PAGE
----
NEW YORK (TheStreet) -- That the Standard & Poor's 500 Index's move above 2,000 was accompanied by low volume Tuesday may not be as ominous as many believe.
The PowerShares QQQ (QQQ) , SPDR Dow Jones Industrial Average (DIA) and SPDR S&P 500 (SPY) moved to record levels this week on improving U.S. macro-economic data and talk of stimulus in Europe, finally. And this comes despite Russia apparently sending troops into Ukraine.
One cautionary note, however, is that the move of U.S. equities to record highs has come on low volume, perhaps because investors may be reluctant to invest fresh capital at levels where valuations appear to be stretched.
The narrative has been the same for many months now: The economy is improving and corporate results remain steady, but investors are waiting on the sidelines.
The issue of low volume, though, appears to be a structural one. The chart below shows the average monthly volume of the S&P 500 from 1950 to the present day.
Average monthly trading volume in the S&P 500 remained relatively flat from 1950 until the turn of the millennium, when it grew exponentially before peaking in October 2008.
The growth of volume was the result of retail investors. Throughout the bull market of the 1990s and the tech frenzy that accompanied it, retail investors flocked to manage their own money in U.S. markets.
Data provided by Yahoo Finance
This frenzy peaked in 2008, when the financial crisis hit and investors' portfolios dropped by 50% in less than two years. Since the crisis, trading volume has declined significantly.
Lightspeed Trading, an online broker, gives some reasons for the low trading volume.
One reason has to do with market integrity. The perceived decline in integrity of the U.S. market structure has prompted many investors to avoid the stock market.
The May 6, 2010 Flash Crash had a devastating impact on retail investor sentiment, and many institutional traders have said they fear the seemingly increasing instability of the market structure.
Similarly, the rapid expansion of high-frequency and algorithmic trading as the primary source of equity volume has frightened investors. The strategies implemented on markets by high-frequency firms are viewed as predatory, and the prevalence of high-frequency trading has created fear about market transparency.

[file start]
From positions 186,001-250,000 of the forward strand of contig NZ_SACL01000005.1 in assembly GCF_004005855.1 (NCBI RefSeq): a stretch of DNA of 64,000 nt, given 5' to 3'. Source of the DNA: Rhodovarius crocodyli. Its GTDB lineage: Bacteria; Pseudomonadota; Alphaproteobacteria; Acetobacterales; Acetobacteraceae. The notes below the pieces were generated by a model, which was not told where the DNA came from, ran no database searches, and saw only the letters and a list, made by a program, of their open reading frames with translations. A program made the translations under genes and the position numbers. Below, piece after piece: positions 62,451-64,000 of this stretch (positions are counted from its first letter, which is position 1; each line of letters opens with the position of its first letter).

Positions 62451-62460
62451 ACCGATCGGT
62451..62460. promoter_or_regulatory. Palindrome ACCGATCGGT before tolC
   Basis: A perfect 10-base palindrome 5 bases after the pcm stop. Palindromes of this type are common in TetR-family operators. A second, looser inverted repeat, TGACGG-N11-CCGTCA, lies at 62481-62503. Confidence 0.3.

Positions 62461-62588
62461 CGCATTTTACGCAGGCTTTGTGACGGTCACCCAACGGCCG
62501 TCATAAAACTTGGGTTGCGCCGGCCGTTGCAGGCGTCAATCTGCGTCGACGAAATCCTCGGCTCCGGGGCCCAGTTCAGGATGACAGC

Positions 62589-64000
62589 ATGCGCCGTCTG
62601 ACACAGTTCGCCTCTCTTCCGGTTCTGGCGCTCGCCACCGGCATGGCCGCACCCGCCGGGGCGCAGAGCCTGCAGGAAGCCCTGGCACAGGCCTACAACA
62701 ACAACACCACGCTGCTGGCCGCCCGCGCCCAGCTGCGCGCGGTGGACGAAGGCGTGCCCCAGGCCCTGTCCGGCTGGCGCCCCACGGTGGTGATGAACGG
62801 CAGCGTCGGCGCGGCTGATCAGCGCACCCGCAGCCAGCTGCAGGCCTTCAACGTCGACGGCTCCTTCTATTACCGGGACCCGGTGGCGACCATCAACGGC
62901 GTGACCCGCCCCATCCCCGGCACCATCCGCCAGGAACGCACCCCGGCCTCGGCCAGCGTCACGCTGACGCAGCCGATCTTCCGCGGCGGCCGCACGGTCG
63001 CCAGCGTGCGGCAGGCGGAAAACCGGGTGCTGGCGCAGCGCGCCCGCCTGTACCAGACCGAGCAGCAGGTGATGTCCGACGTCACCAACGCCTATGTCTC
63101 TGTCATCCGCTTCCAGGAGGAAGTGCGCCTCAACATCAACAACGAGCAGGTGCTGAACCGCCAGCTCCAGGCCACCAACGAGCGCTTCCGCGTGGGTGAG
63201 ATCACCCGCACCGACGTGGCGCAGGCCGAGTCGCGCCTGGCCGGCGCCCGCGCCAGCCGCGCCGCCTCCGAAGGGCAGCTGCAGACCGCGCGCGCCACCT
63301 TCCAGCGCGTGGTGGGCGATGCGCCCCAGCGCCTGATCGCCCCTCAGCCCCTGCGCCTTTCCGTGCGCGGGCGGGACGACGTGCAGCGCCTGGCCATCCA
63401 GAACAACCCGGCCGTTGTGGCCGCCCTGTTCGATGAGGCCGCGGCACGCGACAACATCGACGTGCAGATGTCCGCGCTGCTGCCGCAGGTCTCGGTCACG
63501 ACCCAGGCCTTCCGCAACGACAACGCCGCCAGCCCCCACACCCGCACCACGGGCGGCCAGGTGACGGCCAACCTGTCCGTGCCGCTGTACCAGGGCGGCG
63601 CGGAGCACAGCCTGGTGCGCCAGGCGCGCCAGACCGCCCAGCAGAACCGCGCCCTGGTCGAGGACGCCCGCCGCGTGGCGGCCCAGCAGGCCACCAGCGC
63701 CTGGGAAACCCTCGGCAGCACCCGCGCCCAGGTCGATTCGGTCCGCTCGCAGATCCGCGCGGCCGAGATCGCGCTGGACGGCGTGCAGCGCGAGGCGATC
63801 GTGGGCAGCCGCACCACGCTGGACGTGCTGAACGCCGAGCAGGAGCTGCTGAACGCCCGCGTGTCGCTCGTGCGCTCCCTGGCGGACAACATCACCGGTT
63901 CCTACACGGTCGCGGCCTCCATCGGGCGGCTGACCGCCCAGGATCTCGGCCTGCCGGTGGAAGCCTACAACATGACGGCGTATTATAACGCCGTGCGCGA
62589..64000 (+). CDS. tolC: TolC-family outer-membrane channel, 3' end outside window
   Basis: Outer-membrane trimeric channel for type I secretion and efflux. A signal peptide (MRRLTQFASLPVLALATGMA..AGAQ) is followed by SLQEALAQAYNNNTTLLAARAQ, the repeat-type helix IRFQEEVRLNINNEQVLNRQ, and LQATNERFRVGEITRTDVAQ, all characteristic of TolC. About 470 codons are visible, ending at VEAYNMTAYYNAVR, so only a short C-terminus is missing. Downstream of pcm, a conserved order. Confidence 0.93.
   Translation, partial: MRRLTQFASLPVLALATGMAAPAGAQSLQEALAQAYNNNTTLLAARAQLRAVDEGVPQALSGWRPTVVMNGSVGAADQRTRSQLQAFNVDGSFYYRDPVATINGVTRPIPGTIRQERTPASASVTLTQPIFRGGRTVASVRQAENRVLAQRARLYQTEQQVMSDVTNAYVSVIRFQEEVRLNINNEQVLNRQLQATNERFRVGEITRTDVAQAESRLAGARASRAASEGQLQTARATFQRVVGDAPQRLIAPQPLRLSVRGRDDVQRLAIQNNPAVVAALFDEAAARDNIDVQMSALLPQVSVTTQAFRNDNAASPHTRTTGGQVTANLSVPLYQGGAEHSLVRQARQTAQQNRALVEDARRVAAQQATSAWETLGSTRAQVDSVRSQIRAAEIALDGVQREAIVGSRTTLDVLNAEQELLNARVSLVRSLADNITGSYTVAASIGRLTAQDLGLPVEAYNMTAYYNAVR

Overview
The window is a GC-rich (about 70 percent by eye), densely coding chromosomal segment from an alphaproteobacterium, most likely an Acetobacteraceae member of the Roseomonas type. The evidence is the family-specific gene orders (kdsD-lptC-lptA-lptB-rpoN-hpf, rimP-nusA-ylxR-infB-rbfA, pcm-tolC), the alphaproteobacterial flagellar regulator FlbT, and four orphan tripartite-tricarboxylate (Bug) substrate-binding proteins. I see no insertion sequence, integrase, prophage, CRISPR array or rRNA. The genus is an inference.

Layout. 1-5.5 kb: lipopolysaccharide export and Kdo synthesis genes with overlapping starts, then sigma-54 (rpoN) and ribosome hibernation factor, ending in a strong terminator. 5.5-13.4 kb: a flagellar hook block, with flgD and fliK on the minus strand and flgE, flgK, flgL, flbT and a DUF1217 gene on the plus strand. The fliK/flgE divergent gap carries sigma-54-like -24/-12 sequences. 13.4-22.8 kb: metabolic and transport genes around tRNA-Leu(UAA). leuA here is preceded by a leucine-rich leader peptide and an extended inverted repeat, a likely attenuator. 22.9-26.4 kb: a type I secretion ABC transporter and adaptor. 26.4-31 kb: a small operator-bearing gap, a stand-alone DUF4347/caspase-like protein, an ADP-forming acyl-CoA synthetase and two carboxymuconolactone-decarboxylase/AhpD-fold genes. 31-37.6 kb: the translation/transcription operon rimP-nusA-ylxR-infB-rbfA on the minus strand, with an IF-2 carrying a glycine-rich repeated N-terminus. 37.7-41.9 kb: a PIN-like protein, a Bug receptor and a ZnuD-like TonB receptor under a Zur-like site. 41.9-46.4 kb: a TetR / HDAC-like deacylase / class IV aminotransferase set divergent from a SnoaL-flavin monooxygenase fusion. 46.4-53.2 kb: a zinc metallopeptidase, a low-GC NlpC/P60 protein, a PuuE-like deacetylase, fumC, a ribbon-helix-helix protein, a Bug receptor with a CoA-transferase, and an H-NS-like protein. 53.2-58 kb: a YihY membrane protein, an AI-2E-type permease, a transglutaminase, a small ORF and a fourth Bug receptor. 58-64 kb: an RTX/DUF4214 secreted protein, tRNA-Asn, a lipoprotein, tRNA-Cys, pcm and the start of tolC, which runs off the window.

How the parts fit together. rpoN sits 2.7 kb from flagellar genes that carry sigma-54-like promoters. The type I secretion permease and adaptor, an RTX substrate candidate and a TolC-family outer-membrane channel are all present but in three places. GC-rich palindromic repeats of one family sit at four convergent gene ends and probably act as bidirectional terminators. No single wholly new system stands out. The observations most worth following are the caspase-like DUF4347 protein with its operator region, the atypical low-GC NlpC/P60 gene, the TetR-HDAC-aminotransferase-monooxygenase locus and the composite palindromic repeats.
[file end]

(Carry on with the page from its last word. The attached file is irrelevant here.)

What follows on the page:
Another factor is the difficulty in generating returns. In August 2010, legendary money manager Stanley Druckenmiller announced his retirement after his Duquesne hedge fund hit rocky times.
He was closely followed by Louis Bacon, a prominent hedge fund manager, who announced that his fund was returning 25% of its money back to investors, saying that "liquidity and opportunities have become more constrained."
The actions of these two investing legends are just two high-profile examples of top investors pulling back from or leaving the markets.
Another factor hurting the volume of equities trading is the popularity of fixed income. Some see the rush into bonds, leading to record low interest rates across the world, as a bubble that could pop. For now, however, bonds continue to rise alongside equities, thereby taking away from equity volume.
Still, U.S. equities continue to push higher. The chart below shows the inverse relationship from 2009 to present day of U.S. stock prices compared to its volume.
Data provided by Yahoo Finance
The trend signals that equities do not need volume to confirm moves higher. As the S&P 500 continues to push above 2000 on low volume, there is no ominous undertone, it is simply the new normal in U.S. markets.
At the time of publication, the author held no positions in any of the funds mentioned.
This article is commentary by an independent contributor, separate from TheStreet's regular news coverage.